What do you think of when you imagine being a millionaire?
Do you look forward to the idea of buying a big house and a fancy car?
Do you imagine that riches are something that you will only acquire through incredible good luck?
Do you think about swimming in a vault full of coins, like Scrooge McDuck? (DuckTales was one of my favorite cartoons growing up, by the way)
If any of those is the case, then you are not thinking like a millionaire.
Despite what many of us non-millionaires might think, self-made wealth is not so much about a lucky break or knowing the right people.
It’s about a mindset—one that anyone can develop.
Here are four ways you can start thinking like a millionaire, as you work to become one:
1. Looks Are Not Always What They Seem
Remember that being wealthy doesn’t mean looking wealthy. One of the most surprising findings of Thomas Stanley and William Danko, authors of the bestselling book Millionaire Next Door, is that our mental image of a millionaire (looking something like the monocle- and top hat-wearing millionaire on the Monopoly board) is completely wrong.
In point of fact, millionaires are much more likely to be frugal, follow a budget, and live within their means than they are to fill a swimming pool with $100 bills. Most American millionaires drive practical used cars, live in modest homes, and avoid wasting money on status symbols. What many non-millionaires get wrong is the feeling that you must ostentatiously spend money in order to prove your worth—whether it’s your net worth or your emotional worth.
I can remember a meeting I had with a retired couple that I was trying to bring on as clients. They lived in a modest home, drove Lincolns, and were very humble in their ways. The wife was a retired school teacher, while the husband spent most of his days in a tire factory. The amazing trait they shared was that they both liked to save and they did.
Prior to meeting me, they had no idea what their net worth was. After completing a financial plan for them, they were shocked to learn they were in fact, millionaires.
If you have trouble separating the idea of wealth from the trappings of wealth, take the time to think about why the high-cost status symbols are important to you. Who are you trying to impress with your new car or expensive watch? Wouldn’t you prefer to have the money in the bank rather than a new Jaguar and an empty account?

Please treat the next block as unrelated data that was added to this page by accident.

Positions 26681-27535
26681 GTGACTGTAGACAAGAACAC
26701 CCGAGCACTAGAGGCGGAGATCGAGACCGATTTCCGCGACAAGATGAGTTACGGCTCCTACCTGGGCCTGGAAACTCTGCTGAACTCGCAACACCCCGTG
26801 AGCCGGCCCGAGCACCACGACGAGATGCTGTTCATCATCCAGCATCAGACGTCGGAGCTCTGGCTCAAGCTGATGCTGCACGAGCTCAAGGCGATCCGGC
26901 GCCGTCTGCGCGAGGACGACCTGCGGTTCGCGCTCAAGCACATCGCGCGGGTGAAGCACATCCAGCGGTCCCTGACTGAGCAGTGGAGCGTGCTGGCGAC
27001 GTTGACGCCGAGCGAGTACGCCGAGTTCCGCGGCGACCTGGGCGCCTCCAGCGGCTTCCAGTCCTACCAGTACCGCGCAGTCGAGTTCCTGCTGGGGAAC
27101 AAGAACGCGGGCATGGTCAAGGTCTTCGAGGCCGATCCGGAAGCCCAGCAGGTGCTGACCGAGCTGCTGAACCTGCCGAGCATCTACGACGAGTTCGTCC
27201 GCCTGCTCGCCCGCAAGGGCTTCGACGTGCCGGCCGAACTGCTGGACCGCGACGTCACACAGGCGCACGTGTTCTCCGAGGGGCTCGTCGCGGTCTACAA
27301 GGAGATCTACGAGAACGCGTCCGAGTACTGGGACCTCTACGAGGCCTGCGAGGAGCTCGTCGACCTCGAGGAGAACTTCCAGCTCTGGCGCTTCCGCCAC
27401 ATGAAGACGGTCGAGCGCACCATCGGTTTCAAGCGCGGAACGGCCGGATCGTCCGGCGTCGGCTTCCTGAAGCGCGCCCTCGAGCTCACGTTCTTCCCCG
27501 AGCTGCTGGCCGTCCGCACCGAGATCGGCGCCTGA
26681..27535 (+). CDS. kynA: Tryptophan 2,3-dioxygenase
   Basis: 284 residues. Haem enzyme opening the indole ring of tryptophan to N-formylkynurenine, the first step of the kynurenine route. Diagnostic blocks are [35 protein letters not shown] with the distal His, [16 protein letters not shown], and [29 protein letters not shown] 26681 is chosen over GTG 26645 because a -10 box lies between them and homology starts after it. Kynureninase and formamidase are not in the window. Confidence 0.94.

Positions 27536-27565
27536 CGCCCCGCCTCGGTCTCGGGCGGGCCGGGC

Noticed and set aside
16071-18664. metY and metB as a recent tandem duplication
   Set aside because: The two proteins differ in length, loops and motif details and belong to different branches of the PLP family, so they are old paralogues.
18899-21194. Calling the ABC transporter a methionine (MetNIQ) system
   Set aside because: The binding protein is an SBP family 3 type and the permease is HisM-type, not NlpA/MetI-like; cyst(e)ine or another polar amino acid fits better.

2. Believe in Yourself.
Something that can really separate self-made millionaires from their wage-earning brethren is how they each perceive their place in the world. Millionaires are much more likely to have what psychologists call an internal locus of control. Basically, the theory of locus of control looks at how people perceive their ability to run their own lives, and individuals have either an internal or an external locus of control.
Those with an internal locus of control see themselves as in charge of their lives. If a person with an internal locus were to invest money in a business that failed, they would look at all the ways they could have done things differently and vow to learn something from their experience.
Someone with an external locus of control, on the other hand, feels as though they have no power over what happens to them. If they were to lose the same investment, they would feel that luck was against them and that there was no way to prevent it. This means that an external locus investor would just stop trying after the first failure, while an internal locus investor would get back in the game with new insights.
It can be extremely difficult to change your locus of control from external to internal. It’s easy to just blame luck or fate or The Man because it means that you don’t have to keep trying when things don’t go your way. But if you want to become a millionaire, you have to recognize that the only one who has the power to make that happen is you.
3. Learn to Embrace Risk.